If this were not bad enough, Lagouranis reports and even darker side, especially when be talks about what the army did before handing prisoners over to the professional interrogators. In his words:
"We were getting prisoners from the navy SEALs who were using a lot of the same techniques we were using, except they were a little more harsh. They would actually have the detainee stripped nude, laying on the floor, pouring ice water over his body. They were taking his temperature with a rectal thermometer. We had one guy who had been burned by the navy SEALs. He looked like he had a lighter held up to his legs. One guy’s feet were like huge and black and blue, his toes were obviously all broken, he couldn’t walk."
"After the scandal broke, they stopped torturing people in prisons and they would torture them before they got to the prison. They would either torture them in their homes or they would take them to a remote location . . . The marines had a location—they called it the ‘meat factory’—they would bring them there and they would torture them for 24 or 48 hours before they brought them to us, and they were using techniques like water boarding, mock execution, they were beating them up, breaking their bones, whatever. It was bad, in particular the First Recon—they’re sort of like marine special forces, an elite unit [attached to the 24th Marine Expeditionary Unit, known as 24th MEU]. Every time they went on a raid it didn’t matter who they were bringing back, they would just fuck these guys up. Old men, 15-year-old kids, they all came with bruises and broken bones. One guy came with a blister on the back of his leg. It was big, it was horrible, a burn blister. They’d made him sit on the exhaust pipe of a running truck."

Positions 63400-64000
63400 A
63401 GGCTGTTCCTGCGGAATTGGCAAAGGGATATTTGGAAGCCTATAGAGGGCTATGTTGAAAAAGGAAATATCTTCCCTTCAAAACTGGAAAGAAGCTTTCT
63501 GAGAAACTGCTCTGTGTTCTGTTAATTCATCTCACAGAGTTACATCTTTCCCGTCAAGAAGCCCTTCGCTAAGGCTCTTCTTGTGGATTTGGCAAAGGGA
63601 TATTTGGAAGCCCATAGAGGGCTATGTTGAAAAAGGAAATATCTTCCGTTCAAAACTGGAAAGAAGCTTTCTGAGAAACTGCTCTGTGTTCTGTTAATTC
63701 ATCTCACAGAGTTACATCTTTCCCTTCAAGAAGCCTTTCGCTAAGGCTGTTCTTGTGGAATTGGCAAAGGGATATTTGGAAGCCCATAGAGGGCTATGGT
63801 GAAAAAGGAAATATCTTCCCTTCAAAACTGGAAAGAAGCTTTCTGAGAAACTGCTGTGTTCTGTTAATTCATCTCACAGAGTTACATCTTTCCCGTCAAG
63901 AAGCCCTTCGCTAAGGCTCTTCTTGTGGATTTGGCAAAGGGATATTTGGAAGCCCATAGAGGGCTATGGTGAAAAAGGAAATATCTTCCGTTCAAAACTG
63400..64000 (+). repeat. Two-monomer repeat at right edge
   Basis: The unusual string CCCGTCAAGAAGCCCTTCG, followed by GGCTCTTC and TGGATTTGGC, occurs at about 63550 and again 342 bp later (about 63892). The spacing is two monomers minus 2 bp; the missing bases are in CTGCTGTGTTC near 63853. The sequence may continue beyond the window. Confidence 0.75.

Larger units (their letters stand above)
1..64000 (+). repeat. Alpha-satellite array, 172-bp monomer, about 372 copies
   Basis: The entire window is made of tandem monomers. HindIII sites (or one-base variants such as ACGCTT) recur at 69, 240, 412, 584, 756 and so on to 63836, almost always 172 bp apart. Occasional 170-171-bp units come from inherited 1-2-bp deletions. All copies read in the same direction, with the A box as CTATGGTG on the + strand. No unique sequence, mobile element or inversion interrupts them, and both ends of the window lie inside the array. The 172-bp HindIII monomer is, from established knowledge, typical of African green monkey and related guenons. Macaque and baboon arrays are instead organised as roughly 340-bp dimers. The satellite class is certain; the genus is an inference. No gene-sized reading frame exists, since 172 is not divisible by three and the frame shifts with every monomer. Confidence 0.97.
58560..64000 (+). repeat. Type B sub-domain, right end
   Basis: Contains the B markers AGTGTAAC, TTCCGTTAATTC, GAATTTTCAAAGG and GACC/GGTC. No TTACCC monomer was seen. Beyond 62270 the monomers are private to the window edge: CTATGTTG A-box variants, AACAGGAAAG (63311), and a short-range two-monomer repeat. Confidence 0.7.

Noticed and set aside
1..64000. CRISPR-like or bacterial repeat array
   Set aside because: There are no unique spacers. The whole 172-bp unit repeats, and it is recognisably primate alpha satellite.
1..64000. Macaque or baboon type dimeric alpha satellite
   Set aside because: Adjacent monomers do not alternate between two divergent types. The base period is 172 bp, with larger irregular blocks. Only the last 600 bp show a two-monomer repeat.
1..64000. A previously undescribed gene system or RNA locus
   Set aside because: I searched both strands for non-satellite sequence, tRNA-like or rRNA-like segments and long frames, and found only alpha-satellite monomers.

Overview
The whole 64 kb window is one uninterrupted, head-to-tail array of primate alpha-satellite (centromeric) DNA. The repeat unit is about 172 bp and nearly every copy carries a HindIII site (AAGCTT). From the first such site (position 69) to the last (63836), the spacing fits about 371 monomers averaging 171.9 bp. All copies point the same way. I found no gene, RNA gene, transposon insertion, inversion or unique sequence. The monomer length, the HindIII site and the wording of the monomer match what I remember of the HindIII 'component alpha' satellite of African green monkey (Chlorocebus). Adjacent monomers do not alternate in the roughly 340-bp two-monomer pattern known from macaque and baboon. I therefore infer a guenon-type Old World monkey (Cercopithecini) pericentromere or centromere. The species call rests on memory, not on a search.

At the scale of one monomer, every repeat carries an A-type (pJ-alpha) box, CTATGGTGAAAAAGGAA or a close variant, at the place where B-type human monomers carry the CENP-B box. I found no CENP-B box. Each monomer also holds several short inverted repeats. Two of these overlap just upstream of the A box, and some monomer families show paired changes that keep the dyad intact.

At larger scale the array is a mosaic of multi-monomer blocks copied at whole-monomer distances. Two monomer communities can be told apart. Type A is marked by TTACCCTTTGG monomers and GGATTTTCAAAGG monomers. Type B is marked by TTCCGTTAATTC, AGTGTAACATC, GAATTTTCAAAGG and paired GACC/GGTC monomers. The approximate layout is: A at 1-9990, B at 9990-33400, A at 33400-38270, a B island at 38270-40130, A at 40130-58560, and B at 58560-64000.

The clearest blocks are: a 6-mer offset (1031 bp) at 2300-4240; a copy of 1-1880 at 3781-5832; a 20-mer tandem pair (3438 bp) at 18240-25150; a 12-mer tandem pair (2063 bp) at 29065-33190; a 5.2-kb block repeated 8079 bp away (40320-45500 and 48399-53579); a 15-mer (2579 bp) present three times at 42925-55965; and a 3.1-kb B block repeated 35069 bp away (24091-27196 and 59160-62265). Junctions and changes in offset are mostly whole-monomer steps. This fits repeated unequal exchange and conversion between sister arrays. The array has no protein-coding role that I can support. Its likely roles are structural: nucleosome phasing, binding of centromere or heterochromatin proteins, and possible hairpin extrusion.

Lagouranis became furious when be heard Rumsfeld claim that the Geneva Conventions were being upheld in Iraq. At the same time, Gen. Sanchez claimed that prisoners under US control were being treated humanely. He specifically denied that dogs were used. And yet he himself approved of every single technique mentioned by Lagouranis-- stress positions, exposure to heat and cold, prolonged isolation, loud music, sleep deprivation. Oh yes, and dogs. And even something ominously and euphemistically called "light control". Every complaint Lagouranis filed, every report he wrote, was ignored. By his own admission, 90 to 95 percent of the prisoners under US interrogation had nothing to do with the insurgency. But the torture continued.
Another interrogator, Stephen Lewis, noted only two choices in these circumstances: "disobey direct orders or become monsters". An accurate moral reckoning. Ultimately, the responsibility for this great evil lies with the authors of the policy, the Sanchezs and Millers, the Yoos and Gonzalezs, the Rumsfelds and Cheneys, and of course, the Bushs. Lagouranis is all too aware of the effects of these "coercive interrogation techniques". They scar the victims for life, probably moreso than physical abuse. And, as is the way with evil, the perpetrators are also affected. When Lagouranis returned to the United States, he was a mess, and left the army. This is what happens when one succumbs to the temptation to do evil. Remember Gollum. How in the name of God could the US have arrived at this point?